Weather forecasters are calling for overnight low temperatures to dip into the 30s this week, so it’s time to pull out the bird feeders and stock up on some seed.
Here are some tips to keep in mind when shopping for food for wild birds. Sunflower seeds attract the greatest variety of feeder birds. Black-oil sunflower is appealing because of its rich oil (energy) content, and its shells are thin and easy to crack.
Virtually every seed-eating bird eats black-oil seeds. A quick phone survey of a few of my local sources found prices varying from $14 to $16 for 50 pounds this fall.
Striped sunflower seed is also great, but its heavier shell makes it more difficult to crack for smaller birds. It’s a favorite of cardinals, grosbeaks and blue jays.
Hulled sunflower seeds are more expensive because the hulls have been mechanically removed. But there is no mess and no waste; every ounce of the kernels is eaten.
The hulls of in-shell sunflower seeds make up as much as 45 percent of the weight of product, so there’s a good bit of waste when you buy bags of in-shell sunflower seeds. All things considered, I think sunflower kernels are a better value than in-shell seeds. Though sunflower kernels are a terrific food, they must be kept dry.
The only truly weather-proof feeder on the market and the one I use for kernels is the All-Weather Feeder (manufactured by Goldcrest). It is essentially an oversized tube whose ports are totally protected from rain and snow. An optional metal squirrel guard keeps out larger birds and mammals.
Nyjer, the tiny black seeds often incorrectly called “thistle,” attract goldfinches, house finches and purple finches. Because nyjer is imported from Africa and southeast Asia, it’s expensive, but its high oil content makes it great winter food. And farmers can rest easy because nyjer is not an invasive plant; nyjer is sterilized at U.S. ports of entry so it does not germinate.
Another oil seed found in many mixes is safflower. Cardinals and titmice eat it, and squirrels tend to avoid it. But because it’s relatively expensive and appeals to only a few species of birds, I don’t recommend it except as a minor ingredient in a seed mix.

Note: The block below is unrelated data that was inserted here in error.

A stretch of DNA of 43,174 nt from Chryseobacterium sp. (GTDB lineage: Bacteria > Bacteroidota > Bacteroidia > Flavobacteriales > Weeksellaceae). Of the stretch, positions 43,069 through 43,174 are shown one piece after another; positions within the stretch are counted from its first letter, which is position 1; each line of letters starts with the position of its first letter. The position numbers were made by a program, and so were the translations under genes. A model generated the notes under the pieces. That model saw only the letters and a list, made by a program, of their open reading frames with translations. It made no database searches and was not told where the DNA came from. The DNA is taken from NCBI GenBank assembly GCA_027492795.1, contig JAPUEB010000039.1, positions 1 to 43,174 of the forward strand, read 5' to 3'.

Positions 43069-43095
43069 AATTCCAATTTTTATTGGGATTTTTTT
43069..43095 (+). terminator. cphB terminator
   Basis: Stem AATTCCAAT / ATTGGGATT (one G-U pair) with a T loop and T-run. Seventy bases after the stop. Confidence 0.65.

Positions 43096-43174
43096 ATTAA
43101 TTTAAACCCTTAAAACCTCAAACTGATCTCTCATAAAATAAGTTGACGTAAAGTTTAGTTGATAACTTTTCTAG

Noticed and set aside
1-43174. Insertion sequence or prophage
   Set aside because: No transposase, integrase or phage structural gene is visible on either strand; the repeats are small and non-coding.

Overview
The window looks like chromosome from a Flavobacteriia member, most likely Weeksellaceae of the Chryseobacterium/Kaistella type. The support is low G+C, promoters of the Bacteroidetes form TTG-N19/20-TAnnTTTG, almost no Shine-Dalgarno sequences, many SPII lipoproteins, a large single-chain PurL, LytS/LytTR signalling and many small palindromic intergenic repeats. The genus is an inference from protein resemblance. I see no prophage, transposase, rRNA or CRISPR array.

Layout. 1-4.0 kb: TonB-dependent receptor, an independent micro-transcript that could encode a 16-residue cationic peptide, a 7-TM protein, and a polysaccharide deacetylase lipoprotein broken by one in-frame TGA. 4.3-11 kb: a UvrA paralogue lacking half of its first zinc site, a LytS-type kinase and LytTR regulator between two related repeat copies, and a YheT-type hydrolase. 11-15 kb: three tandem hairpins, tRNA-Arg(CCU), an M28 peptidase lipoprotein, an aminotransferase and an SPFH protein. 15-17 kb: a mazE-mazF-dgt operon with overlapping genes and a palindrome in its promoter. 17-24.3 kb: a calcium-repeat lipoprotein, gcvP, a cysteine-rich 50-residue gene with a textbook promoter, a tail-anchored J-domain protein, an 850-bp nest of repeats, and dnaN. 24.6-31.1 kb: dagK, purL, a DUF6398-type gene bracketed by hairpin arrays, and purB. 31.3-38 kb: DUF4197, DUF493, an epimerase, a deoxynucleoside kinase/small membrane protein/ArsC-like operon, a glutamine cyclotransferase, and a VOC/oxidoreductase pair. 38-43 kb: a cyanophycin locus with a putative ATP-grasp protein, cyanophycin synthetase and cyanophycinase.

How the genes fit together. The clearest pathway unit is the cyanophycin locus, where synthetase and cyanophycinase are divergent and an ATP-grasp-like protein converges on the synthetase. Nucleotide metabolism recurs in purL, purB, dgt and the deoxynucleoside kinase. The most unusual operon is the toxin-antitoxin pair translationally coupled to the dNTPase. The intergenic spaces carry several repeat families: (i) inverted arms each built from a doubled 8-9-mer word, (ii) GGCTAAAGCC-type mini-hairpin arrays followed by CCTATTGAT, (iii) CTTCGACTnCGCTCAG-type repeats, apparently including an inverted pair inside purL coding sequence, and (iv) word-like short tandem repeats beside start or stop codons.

Nuts are another more expensive bird food, but their appeal to birds such as chickadees, titmice, nuthatches and woodpeckers justifies the expense. Peanuts, walnuts and almonds are the more familiar nuts that are now commonly found it better quality bird food mixes. Stainless steel wire mesh tubes require birds to remove individual nuts so they disappear slowly from this type of feeder.
Corn and millet attract a variety of ground-feeding native sparrows and game birds, and they are usually inexpensive. But cracked corn can be very dusty so beware if you store it in the house.
Milo (sorghum), wheat and oats are often used as fillers in cheaper seed mixes. However few desirable birds eat these seeds, so read ingredients labels and avoid mixes with large amounts of these seeds.
Live mealworms (a beetle larvae) are a truly irresistible treat for most wild birds. I offer mealworms in a small custard bowl placed on a platform feeder. Reasonably priced sources can be found online (google “live mealworms”). For instructions on how to start and maintain your own self-sustaining colony, send me one dollar and a stamped, self-addressed envelope.
Finally, suet is a favorite of woodpeckers, chickadees, and nuthatches. Best offered in plastic coated wire baskets, suet is high energy animal fat. It is available commercially in blocks, or you can make your own.
Here’s my favorite recipe, courtesy of Alabama friend Martha Sargent. No-melt Peanut Butter Suet: One cup crunchy peanut butter, two cups quick-cook oats, two cups cornmeal, one cup lard (no substitutes here), one cup white flour and one-third cup sugar.
Melt lard and peanut butter in microwave or over low heat, then stir in remaining ingredients. Pour into square freezer containers about 1-1/2 inches thick. Cut to size, separate blocks with wax paper, and store in freezer.
(Send questions and comments to Dr. Scott Shalaway, RD 5, Cameron, WV 26033 or via e-mail at his website, http://scottshalaway.googlepages.com.)
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